Enhance Your Posture

enchancepostureThis is the detailed breakout of the Enhancing Your Posture portion of the Quitting Sitting Transition Plan. You can view the main index of the plan here, or have it emailed to you, instantly, in full.

After the first 1-2 weeks, you may start to feel more agile and productive using a standing desk for certain tasks.

Once you’re used to standing, we suggest trying to avoid sitting for more than an hour at a time. Get up for a standing-desk break, water break, or just some fresh air.

When you do stand, it’s important to stand well. Here we’ll cover exactly what healthy standing posture involves.

Here are the basics of standing tall with balanced posture:

Quitting Sitting Transition Plan Enhance Your Posture

Click image to view full size.

Try using the above steps to “set your posture” when you walk up to the standing desk. It’s a great starting position, creating good muscle memory habits when approaching your standing desk.

Here’s how to do it in a quick 40 second video:

Keep that Butt Tight

A key feature of healthy standing is activation of the glut muscles. When sitting, these strong hip-hinging muscles are stretched, less active, and often weaker than they should be.While introducing more standing into your work day, making sure to activate and use your gluts while moving is key for preventing back pain and standing fatigue. Below we will go into detail on how to properly use your glut muscles and how to strengthen them to enhance your posture.

Hip hinging is a natural motion that involves bending the torso forward at the hips (leg joint right below the low back), rather than bending at the spine which is less flexible than the hips and more prone to injury. This motion uses the large glut muscles and takes pressure off the delicate low back joints. When standing keeping these muscles mildly activated will help with stability and endurance, and create lasting muscle memory.

Bend at the hips, but keep your back ram-rod straight.

Bend at the hips, but keep your back ram-rod straight.

It’s important to learn hip hinging because it will help strengthen and bring needed awareness to the underused glut muscles that often sit dormant with years of sitting. It will also help you correct faulty movement patterns often associated with poor seated posture, like bending with the low back rather than at the hips.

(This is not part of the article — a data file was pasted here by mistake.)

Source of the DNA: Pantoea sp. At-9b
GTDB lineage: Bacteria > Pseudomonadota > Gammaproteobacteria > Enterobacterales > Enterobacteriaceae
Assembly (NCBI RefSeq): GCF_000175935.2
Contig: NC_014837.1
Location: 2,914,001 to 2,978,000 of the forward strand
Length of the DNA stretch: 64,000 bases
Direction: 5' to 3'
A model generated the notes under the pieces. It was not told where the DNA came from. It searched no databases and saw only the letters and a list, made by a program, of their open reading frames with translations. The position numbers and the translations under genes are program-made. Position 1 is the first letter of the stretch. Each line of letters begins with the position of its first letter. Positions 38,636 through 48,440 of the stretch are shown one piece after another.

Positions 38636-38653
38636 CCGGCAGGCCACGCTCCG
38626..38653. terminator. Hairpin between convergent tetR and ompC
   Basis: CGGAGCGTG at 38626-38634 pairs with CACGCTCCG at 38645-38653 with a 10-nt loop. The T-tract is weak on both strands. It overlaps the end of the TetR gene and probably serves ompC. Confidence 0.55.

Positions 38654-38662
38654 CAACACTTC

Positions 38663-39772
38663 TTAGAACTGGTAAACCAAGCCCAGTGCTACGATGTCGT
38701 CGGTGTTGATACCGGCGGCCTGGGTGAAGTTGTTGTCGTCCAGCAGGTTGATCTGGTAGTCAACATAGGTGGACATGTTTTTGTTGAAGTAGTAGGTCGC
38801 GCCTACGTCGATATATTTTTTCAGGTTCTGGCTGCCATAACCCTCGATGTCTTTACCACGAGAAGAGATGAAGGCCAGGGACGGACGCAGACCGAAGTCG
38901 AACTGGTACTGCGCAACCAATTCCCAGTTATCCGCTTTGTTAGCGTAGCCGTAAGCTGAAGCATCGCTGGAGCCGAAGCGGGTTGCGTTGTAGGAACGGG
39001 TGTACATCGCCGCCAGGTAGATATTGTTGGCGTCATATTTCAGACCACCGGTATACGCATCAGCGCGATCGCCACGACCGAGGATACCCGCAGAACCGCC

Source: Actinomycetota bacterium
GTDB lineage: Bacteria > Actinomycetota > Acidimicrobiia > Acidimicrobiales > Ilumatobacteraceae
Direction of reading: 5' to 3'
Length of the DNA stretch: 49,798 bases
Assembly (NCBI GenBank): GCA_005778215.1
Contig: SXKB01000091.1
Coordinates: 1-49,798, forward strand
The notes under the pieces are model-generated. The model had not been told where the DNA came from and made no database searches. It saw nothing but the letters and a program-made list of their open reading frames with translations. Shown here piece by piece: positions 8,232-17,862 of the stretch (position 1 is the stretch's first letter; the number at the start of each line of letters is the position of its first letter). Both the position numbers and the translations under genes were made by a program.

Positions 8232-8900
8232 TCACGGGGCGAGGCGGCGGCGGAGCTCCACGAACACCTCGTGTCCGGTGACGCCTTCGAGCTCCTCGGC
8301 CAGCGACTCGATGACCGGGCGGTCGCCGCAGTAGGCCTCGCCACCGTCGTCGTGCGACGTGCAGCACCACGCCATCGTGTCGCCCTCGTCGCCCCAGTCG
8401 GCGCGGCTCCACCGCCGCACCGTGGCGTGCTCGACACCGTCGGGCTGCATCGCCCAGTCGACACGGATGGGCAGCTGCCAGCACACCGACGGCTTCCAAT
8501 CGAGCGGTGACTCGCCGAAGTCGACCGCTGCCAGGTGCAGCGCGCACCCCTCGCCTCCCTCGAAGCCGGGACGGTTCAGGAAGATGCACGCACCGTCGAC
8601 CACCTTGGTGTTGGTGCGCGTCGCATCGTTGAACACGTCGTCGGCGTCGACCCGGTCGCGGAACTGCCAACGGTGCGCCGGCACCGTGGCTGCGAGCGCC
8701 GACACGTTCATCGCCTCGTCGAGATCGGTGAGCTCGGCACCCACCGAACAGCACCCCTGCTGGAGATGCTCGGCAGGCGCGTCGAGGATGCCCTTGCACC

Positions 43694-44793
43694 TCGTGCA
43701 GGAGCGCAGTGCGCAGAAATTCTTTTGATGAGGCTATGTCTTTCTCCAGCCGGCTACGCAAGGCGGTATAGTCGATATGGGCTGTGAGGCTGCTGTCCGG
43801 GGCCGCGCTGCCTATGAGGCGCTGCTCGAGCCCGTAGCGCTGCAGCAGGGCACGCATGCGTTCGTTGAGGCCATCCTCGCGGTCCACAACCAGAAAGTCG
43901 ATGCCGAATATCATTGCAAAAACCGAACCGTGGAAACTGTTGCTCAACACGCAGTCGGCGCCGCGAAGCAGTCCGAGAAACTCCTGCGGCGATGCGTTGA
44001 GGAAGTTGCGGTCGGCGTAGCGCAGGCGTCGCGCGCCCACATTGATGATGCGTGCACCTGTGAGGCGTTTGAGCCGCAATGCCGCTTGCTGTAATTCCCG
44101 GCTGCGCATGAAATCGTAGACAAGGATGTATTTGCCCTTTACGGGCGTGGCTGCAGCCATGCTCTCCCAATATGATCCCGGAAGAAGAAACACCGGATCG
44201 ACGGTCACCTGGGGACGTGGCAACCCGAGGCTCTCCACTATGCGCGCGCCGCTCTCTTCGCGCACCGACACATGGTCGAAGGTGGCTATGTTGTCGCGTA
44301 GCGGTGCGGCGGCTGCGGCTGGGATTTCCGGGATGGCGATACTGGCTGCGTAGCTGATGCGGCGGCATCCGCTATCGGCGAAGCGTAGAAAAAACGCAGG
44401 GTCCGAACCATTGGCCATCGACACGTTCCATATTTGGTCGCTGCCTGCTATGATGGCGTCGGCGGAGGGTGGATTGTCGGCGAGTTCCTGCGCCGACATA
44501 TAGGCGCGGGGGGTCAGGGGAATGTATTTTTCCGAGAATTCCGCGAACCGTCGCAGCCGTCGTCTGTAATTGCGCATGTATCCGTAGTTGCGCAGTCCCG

With years of sitting some very important muscles have become underutilized. We included some basic exercises to help you re-discover your gluts, and learn how to properly bend at the hips.

While standing straight up put your weight towards your heels and squeeze your buttock muscles together; feel them activate. Now bend forward at your hips as if to actively engage at a task on your desk. Make sure your back is straight, but your tail bone pushes backwards so that you feel a stretch in the hamstrings. This motion uses the hips to hinge forward while the spine remains relatively straight.

The following exercises will help reinforce these two components:

Quitting Sitting Transition Plan Pelvic Bridging Exercises

Pelvic Bridging Exercises – Click here to learn more.

Quitting Sitting Transition Plan Foundation Training Basic Founder

Foundation Training – Watch the instructional video below.

Again, the goal of these exercises is to help you engage and use muscles that have been underutilized with years of sitting. With any change in posture and exercise, moderation must be used and it should be understood that there will be a period of new aches and pains as the body begins its adaptation.

[Image Credit]

This graph shows pressure on the spine in various positions; notice that sitting puts more pressure on spinal discs than does standing. [Image Credit]

I’ll bet that graph gets you excited to enjoy the reduced spinal pressure of healthy standing! Don’t miss Part 3 – Improve Your Movement. It is very important.

Learn something new? Excited to work on healthy posture? Let us know in the comments.

Get the full plan, view the plan index, go back to Part 1 or go on to Part 3.

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